Sunday, January 27, 2019

Diagnosing Sleep Apnea - Leave it to the Amateurs!

It seems that there is an epidemic of obstructive sleep apnea (OSA) out there.  Snoring, a harbinger of OSA, seems to have captured the national attention, at least judging by the ubiquitous ads I am subjected to hourly on the radio.  Gastroenterologists routinely inquire about the presence of OSA in our patients as this may increase the risks of sedation and anesthesia. 

Most patients with OSA are undiagnosed.  Many of them are not aware that the condition troubles them, but experts warn of potential long term consequences if the condition is not treated.  The diagnosis is classically made after an overnight sleep study when the patient is monitored.  I have equal confidence in the diagnostic skills of those who sleep in the same room as the individual at home.  For example, if a patient’s wife tells me that her husband regularly (and fortunately temporarily!) stops breathing during sleep, I think that the diagnosis has been securely made.  In these cases, I am unsure how an overnight sleep study would alter the treatment plan, but I suspect that most sleep physicians would still recommend it.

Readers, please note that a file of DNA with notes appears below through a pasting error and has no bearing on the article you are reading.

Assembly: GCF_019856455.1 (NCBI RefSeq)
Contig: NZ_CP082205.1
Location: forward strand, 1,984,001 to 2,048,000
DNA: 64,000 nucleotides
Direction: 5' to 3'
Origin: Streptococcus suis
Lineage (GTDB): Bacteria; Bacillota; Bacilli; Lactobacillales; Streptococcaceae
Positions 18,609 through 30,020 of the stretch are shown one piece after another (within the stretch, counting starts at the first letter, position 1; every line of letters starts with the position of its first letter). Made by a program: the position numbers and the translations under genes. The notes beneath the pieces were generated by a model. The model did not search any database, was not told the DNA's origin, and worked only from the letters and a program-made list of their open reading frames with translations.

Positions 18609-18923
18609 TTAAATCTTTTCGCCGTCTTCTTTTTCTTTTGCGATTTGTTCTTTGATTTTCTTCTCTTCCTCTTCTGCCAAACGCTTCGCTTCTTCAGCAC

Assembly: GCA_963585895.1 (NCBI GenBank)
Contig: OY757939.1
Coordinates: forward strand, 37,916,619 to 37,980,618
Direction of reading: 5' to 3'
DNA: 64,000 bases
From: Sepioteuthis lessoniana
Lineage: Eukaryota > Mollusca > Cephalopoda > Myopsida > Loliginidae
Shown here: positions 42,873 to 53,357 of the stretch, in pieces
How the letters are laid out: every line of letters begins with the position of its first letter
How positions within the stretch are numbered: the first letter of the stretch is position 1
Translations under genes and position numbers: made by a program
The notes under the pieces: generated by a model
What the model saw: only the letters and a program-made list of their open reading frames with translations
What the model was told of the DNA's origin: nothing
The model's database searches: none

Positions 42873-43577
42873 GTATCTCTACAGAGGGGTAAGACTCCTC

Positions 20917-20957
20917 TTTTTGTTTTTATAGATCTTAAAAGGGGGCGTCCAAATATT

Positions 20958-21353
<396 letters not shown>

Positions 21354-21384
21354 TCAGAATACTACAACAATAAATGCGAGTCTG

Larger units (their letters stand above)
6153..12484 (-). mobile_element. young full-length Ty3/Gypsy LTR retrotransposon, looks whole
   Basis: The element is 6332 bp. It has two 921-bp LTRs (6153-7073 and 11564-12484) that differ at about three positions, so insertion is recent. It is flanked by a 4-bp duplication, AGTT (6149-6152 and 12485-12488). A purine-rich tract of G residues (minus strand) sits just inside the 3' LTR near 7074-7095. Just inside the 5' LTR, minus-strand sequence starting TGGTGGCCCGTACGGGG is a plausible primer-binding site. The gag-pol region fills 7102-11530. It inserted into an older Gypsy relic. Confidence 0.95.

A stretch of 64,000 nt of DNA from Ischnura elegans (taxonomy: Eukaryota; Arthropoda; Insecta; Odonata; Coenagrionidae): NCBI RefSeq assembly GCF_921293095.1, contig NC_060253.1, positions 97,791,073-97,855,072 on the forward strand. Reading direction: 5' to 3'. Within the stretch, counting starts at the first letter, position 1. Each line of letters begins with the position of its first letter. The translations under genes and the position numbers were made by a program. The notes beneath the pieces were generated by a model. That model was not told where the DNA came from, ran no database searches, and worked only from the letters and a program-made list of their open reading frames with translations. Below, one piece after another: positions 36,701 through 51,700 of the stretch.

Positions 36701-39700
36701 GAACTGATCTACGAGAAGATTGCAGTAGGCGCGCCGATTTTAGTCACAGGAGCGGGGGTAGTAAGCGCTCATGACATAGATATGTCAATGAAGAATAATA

Why is everyone so tired?

The usual treatment is for the patient to don a clumsy and noisy helmet apparatus called CPAP while sleeping.  Many patients find this remedy to be worse than the disease and have eschewed this recommendation.   I expect that technological innovation will make progress on this front.

I offer readers an interesting side note on one of the warning signs of OSA – snoring.  I find that patients often regard snoring as if it were a moral failing.  For example, if I ask a patient if he snores, he may point to his wife in the exam room exclaiming, “you should hear how loud she snores!.   This scenario has repeated itself over the years and always amuses me.   Snoring isn’t a vice that needs to be minimized by pointing to a fellow sufferer.

Sleep is important and most of us don’t get enough of it.  Wouldn’t life be better if an afternoon siesta became a daily routine in our culture?  

1 comment:

Anonymous said...


And we should work less too!!! (seriously)

-- Gil

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